Bee-&-Me by Alison Jay
|Bee-&-Me by Alison Jay|
|Category: For Sharing|
|Reviewer: Sue Magee|
|Summary: An utterly brilliant picture book without a word to the story but which tells you all you need to know about the life cycle of the bee and why they are so important. There's also a strong message about friendship and how it's found in the most unlikely of places. We can't recommend this book highly enough.|
|Buy? Yes||Borrow? Yes|
|Pages: 32||Date: April 2016|
|Publisher: Old Barn Books|
|External links: Author's website|
I've fallen in love with a bee.
In a very busy city a rather annoying bee frightens a little girl. It's understandable because it's buzzing around and making a nuisance of itself. Initially the little girl is going to swat her (Oh, no! I hear you shout. I certainly did) but instead she traps Bee under a glass and has a good look at her. She actually seems rather frightened and tired. Girl has a look in a book about bees and makes up a sugar and water solution to revive the bee. When she's recovered Girl gently ushers her out of the window and thinks that will be the last of it. But then it starts raining. Well, actually, it's a thunderstorm and a very wet Bee appears at Girl's window, in need of care and attention. And so begins a lovely friendship.
There isn't a single word in this book but every picture speaks volumes. There's a basic underlying look at the life cycle of the bee, as it grows and then disappears over the winter, accompanied by a strong message about the need for flowers - even in cities - and the way that bees help plants to grow all over the world. This might all sound rather worthy, but it's actually a very humorous book. Girl dries Bee off with a hairdryer and a toothbrush to fluff her up and the scenes as we watch Bee growing up and doing many of the things which small children do (having a picnic, being measured against the wall, being pushed around in a pram, learning to ride a bike...) are deliciously funny. When you look at the final page of the story, have a look at Bee's head. No, I'm not going to tell you...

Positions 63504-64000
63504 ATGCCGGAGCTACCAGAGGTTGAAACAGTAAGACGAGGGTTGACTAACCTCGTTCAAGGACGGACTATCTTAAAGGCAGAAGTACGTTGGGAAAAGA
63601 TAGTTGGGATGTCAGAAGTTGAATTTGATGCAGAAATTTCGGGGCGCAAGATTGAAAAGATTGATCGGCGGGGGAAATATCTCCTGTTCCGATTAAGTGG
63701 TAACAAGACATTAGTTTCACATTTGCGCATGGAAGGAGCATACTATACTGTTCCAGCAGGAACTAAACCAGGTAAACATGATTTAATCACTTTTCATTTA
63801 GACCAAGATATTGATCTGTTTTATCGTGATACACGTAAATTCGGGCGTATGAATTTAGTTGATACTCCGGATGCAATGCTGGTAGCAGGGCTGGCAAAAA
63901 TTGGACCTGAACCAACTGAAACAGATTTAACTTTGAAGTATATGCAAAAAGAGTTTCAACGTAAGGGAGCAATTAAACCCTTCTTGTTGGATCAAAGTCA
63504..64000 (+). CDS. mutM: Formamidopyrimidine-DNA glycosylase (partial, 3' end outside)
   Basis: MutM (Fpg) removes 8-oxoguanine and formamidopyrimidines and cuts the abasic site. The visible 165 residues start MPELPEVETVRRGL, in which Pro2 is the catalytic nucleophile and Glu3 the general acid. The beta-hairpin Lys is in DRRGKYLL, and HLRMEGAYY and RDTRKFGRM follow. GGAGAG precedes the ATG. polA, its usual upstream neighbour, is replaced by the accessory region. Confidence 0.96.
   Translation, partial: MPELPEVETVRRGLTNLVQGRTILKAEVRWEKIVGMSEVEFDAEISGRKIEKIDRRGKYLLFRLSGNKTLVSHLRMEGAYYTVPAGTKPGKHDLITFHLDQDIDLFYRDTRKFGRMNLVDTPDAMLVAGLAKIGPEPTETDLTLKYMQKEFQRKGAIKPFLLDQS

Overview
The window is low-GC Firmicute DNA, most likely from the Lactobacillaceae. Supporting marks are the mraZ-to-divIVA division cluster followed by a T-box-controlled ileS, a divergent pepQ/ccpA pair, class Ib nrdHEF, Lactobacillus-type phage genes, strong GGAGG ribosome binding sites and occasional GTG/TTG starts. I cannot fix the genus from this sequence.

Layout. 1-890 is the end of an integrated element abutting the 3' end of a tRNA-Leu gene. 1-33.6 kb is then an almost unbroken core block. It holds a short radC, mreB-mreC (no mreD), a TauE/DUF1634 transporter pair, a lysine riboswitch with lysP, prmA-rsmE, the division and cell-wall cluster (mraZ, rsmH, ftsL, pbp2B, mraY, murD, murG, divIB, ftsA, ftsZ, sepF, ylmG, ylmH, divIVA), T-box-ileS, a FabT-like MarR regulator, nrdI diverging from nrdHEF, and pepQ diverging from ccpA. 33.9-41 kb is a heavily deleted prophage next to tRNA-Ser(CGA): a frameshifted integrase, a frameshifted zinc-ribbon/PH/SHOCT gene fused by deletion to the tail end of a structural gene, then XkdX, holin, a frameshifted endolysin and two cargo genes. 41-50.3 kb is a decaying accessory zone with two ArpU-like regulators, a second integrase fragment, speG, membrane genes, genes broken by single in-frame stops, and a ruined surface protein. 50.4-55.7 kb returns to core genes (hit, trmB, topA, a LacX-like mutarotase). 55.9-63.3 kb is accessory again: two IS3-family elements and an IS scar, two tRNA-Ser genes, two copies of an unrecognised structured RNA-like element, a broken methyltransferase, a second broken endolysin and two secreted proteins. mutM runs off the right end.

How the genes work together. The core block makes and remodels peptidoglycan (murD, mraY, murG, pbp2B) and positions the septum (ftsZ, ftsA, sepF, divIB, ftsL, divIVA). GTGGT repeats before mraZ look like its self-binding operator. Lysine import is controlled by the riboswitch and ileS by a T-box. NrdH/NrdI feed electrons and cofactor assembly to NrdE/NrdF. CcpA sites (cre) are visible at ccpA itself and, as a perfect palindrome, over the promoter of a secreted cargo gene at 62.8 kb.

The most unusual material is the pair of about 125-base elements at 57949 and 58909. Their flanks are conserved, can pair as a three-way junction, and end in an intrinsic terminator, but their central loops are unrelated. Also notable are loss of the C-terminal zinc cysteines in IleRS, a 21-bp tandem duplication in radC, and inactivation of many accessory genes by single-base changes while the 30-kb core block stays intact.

I did say that there are no words to this story, but there is a very useful page right at the end which gives basic facts about bees and the plants (flowers, herbs, weeds) which they like and the type of shelter which they need. There's also a very timely warning (considering the way that Bee and Girl have been holding hands) that you shouldn't try to touch or pick up a bee as they might sting.
There's another theme to this story too. It's a story about friendship and about how it can be found in the most unlikely places, about how something (someone) might seem insignificant, but can be so important.
I must have 'read' this book at least a dozen times now and I still find something new in the pictures every time I look. It's one of those books which you find yourself showing other people - and they've been as captivated as I am. As a book reviewer I can't keep many of the books which I review - I simply don't have the space for any but the most precious. Bee-&-Me is already one of them and I'd like to thank the publishers for sending a copy to the Bookbag.
Another important picture book, which also joined the select band of books which I keep is Where's the Elephant? by Barroux.
You can read more book reviews or buy Bee-&-Me by Alison Jay at Amazon.co.uk Amazon currently charges £2.99 for standard delivery for orders under £20, over which delivery is free.
You can read more book reviews or buy Bee-&-Me by Alison Jay at Amazon.com.
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